Jumping into a cozy bed after a long day is one of the greatest pleasures we as humans have. But not all are afforded this pleasure as Luke Mickelson of Idaho learned.
He was shocked in 2012 when he discovered that there were children in his community that didn’t get to sleep in a bed at night.
“This little girl had a nest of clothes, it looked like a little bird’s nest. And that’s what she slept on, that’s what her bed was,” Mickelson told CNN.
That was the first time he ever donated a bed that he built with his own hands.
“When we delivered the bed, she hugged it and just couldn’t let go,” he recalls.”
And it was from that point on that he decided he would dedicate his life to making sure children have a restful night’s sleep in a cozy bed of their own.
“When we delivered that first bunk bed I had no clue what conditions were like for some of these families and what kids were sleeping on,” he tells NBC News. “I just knew there wasn’t going to be any kid that was going to sleep on the floor in my town if I had anything to do with it.”
Mickelson, a church-going family man with a great career, started buying wood and supplies to build beds with his own money using safety guidelines and his own money.
He would get family and friends to help out too.
“I had no clue about what the need was,” Mickelson said. “There’s kids next door whose parents are struggling just to put food on the table, clothes on their back, a roof over their head. A bed was just a luxury.”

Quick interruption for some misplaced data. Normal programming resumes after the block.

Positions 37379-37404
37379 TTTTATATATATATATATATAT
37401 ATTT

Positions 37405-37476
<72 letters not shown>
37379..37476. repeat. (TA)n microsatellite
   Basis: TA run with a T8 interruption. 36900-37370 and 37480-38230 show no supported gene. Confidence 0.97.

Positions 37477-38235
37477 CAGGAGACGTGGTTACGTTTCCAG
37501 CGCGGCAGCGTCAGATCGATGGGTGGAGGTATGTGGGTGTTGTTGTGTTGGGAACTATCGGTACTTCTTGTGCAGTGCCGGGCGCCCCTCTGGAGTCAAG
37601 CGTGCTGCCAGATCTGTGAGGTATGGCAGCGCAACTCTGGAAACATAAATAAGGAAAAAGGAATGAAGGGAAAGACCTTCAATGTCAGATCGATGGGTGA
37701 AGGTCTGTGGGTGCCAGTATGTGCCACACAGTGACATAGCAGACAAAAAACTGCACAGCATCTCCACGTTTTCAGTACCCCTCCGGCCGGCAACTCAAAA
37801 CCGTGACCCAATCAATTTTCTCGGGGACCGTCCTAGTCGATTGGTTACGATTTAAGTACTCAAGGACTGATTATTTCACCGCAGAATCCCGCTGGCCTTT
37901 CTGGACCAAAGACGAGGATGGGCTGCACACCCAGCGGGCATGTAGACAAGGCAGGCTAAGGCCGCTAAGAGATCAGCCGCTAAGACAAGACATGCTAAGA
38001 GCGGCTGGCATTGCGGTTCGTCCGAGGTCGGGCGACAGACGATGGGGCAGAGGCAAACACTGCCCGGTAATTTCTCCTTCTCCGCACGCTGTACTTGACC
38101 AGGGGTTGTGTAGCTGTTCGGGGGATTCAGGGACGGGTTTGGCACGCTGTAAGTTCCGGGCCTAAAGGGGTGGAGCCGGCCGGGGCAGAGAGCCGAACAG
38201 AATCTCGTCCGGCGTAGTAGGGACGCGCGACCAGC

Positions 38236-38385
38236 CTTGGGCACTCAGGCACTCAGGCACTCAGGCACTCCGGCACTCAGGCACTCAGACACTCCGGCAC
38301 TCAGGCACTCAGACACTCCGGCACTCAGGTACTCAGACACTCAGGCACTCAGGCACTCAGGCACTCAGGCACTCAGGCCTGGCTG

Mickelson and his volunteers built 11 bunk beds in his garage for his first project and 15 the following year.
Those numbers began to double each year.
By 2017, they had built 612 bunk beds. Eventually, he set up a charity, Sleep in Heavenly Peace, that used training courses and construction manuals so that local chapters could be set up in other communities.
Now there are about 70 chapters of Sleep in Heavenly Peace in 30 states across the country.
They have built beds for more than 3,500 children to sleep in.
As his charity grew, Mickelson had to decide whether to continue making lots of money at his job or growing his nonprofit. He decided that he would quit his job of 18 years and go from making “great money to zero money.”
“I found that the need I have isn’t financial,” he said. “The need I have is seeing the joy on kids’ faces, knowing that I can make a difference.”
Many of the people who request beds from his organizations are single parents escaping abusive relationships or foster parents where grandparents and other family members are helping to care for children.
Others are formerly homeless people who are getting back on their feet and can’t afford the cost of a $300 or $400 bed.
“When the kids run in to see their bed for the first time, that is icing on the cake and it brings me joy,” Mickelson said holding back tears.
Watch the video below to learn more about Mickelson and Sleep in Heavenly Peace.
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